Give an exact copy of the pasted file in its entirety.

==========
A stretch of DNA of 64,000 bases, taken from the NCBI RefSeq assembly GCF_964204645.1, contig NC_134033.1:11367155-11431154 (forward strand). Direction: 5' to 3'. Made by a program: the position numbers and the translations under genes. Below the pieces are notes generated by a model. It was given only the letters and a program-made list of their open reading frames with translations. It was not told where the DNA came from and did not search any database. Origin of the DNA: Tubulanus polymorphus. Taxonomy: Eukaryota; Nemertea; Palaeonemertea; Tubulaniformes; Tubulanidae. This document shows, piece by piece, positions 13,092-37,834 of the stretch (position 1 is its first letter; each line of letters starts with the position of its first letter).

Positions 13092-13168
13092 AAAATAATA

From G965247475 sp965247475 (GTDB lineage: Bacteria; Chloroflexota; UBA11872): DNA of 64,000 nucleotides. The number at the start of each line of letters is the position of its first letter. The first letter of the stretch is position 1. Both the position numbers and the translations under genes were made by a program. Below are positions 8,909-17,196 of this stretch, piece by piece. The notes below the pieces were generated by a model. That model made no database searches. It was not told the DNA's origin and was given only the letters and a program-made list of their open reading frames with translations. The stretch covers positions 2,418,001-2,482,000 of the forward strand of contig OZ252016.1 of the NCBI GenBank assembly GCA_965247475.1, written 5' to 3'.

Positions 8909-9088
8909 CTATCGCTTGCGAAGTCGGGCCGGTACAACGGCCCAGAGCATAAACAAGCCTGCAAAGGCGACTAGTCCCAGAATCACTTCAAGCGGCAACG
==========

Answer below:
A stretch of DNA of 64,000 bases, taken from the NCBI RefSeq assembly GCF_964204645.1, contig NC_134033.1:11367155-11431154 (forward strand). Direction: 5' to 3'. Made by a program: the position numbers and the translations under genes. Below the pieces are notes generated by a model. It was given only the letters and a program-made list of their open reading frames with translations. It was not told where the DNA came from and did not search any database. Origin of the DNA: Tubulanus polymorphus. Taxonomy: Eukaryota; Nemertea; Palaeonemertea; Tubulaniformes; Tubulanidae. This document shows, piece by piece, positions 13,092-37,834 of the stretch (position 1 is its first letter; each line of letters starts with the position of its first letter).

Positions 13092-13168
13092 AAAATAATA

From G965247475 sp965247475 (GTDB lineage: Bacteria; Chloroflexota; UBA11872): DNA of 64,000 nucleotides. The number at the start of each line of letters is the position of its first letter. The first letter of the stretch is position 1. Both the position numbers and the translations under genes were made by a program. Below are positions 8,909-17,196 of this stretch, piece by piece. The notes below the pieces were generated by a model. That model made no database searches. It was not told the DNA's origin and was given only the letters and a program-made list of their open reading frames with translations. The stretch covers positions 2,418,001-2,482,000 of the forward strand of contig OZ252016.1 of the NCBI GenBank assembly GCA_965247475.1, written 5' to 3'.

Positions 8909-9088
8909 CTATCGCTTGCGAAGTCGGGCCGGTACAACGGCCCAGAGCATAAACAAGCCTGCAAAGGCGACTAGTCCCAGAATCACTTCAAGCGGCAACG